And as I mentioned a few posts ago, I really miss the darkroom.

mizzou columns.

I worked at the Current Periodicals desk in Ellis Library in my senior year, and I miss that a lot. I loved working in the library. It was a pretty simple job, but it gave me tons of time to…you know, read. Not only did I get to study when not helping people, but I also discovered some pretty great media that way, stuff that I probably never would have discovered otherwise.

I miss listening to viewpoints I completely could not ever fathom agreeing with, but listening anyway. When I was at Mizzou, Jed Smock and his family lived in Columbia, which meant that we students were lucky enough to get a large amount of Bro Jed’s hellfire-and-brimstone preaching, because he would frequently set up his folding chair in Speaker’s Circle. Back then, I always enjoyed taking a seat around him on some sunny afternoon and listening to his sermons, even though I disagreed with basically every word he said.

Much more broadly, I miss learning all the time. Not that I’m not still always learning in a different way, but I miss structured book learning. I miss having the opportunity to study things all the time. The other day, a friend of mine on Facebook mentioned that she was going to buy some used textbooks when she was back in the States, so she could feel like she was learning something. I think I’ll put that on my to-do list, as well. I already Google for syllabi of classes that I would like to take, and I save the books in my Amazon cart. But you know what? I think the next time I’m home, I’m going to go to the university bookstore and just cruise through the textbook section and pick out some textbooks on the spot.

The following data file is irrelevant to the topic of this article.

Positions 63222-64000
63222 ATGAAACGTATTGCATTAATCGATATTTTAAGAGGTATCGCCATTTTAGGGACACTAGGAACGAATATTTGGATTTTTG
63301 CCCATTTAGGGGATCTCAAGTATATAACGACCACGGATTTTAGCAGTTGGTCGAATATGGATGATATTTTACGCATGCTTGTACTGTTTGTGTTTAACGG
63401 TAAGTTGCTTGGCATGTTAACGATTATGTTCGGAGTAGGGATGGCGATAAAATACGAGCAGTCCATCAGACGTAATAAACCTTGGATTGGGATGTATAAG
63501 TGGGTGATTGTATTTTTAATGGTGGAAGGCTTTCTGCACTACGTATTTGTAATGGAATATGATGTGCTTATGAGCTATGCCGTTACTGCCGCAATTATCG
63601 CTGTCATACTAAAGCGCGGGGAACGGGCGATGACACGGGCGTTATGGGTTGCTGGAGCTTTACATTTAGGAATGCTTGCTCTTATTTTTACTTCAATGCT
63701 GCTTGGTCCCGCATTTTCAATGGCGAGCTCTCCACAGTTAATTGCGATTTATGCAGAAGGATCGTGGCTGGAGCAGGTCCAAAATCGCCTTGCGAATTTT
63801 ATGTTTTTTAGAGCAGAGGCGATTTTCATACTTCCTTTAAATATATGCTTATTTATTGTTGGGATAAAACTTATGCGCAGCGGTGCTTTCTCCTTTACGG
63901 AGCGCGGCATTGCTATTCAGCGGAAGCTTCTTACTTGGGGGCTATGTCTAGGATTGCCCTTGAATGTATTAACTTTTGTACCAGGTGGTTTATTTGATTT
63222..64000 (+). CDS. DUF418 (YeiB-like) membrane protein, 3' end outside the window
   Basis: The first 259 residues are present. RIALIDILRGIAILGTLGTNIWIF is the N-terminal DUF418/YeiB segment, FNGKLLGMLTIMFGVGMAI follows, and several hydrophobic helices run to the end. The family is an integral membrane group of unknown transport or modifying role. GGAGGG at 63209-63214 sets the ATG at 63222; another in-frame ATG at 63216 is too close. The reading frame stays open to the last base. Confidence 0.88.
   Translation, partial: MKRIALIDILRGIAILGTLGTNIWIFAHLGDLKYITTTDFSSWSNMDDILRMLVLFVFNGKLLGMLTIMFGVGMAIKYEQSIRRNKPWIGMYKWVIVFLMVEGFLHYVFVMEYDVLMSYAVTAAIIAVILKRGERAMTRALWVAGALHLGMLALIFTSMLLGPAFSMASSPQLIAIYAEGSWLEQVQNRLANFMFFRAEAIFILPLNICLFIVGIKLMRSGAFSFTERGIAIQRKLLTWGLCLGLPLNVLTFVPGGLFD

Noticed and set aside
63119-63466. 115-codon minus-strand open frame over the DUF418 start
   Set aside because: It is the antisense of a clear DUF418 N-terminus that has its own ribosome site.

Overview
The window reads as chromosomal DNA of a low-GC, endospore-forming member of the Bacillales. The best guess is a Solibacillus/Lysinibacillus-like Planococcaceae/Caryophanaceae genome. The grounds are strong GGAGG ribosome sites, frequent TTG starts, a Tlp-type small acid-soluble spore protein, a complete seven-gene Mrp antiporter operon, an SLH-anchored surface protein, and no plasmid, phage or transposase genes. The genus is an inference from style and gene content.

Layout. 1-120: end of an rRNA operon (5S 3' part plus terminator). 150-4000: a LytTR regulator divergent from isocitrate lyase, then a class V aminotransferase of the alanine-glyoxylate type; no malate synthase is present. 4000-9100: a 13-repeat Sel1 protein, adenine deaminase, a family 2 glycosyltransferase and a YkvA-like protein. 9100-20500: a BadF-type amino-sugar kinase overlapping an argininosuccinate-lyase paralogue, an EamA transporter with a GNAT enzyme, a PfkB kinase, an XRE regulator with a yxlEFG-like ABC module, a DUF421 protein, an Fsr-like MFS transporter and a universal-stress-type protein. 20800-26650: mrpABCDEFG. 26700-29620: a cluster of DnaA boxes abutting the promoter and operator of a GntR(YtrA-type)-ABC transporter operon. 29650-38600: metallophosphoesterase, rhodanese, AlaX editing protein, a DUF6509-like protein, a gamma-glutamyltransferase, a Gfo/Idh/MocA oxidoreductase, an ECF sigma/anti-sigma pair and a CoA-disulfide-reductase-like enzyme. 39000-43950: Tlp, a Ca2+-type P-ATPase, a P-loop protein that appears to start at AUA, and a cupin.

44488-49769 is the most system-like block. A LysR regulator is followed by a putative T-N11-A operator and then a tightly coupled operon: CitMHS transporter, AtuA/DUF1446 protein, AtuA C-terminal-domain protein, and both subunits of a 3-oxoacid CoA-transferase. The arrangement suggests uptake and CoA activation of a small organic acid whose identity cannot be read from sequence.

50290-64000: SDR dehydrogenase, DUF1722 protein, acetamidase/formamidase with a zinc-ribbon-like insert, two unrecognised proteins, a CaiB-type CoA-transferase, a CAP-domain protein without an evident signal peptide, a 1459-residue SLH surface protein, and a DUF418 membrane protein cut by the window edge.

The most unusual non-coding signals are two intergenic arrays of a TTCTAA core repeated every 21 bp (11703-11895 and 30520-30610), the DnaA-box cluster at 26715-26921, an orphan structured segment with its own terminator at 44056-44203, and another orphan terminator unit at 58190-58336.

I like to live dangerously.

I may not get around to digging into random textbooks for awhile (after all, I am still embroiled in official academic pursuits of my own, like an ant mired in honey), but they’ll be ready for when I am. And that alone will be comforting, I think.

meet my sister-in-law.

July 15, 2015

When I posted my interview with Mr. Mostafa a few months ago, I got several messages indicating interest in more interviews from the people in my Saudi family. And to be honest, I had a really fun time conducting the interview, so it’s something that I was interested in continuing, as well. My lovely sister-in-law, Mr. Mostafa’s younger sister, graciously agreed to be my second interview subject. I asked her a few basic interview questions, and then I moved on to interview questions submitted by readers, the answers to which constitute the bulk of the interview. So, without further ado…meet Ms. Mostafa!

Okay, here we go! Introduce yourself.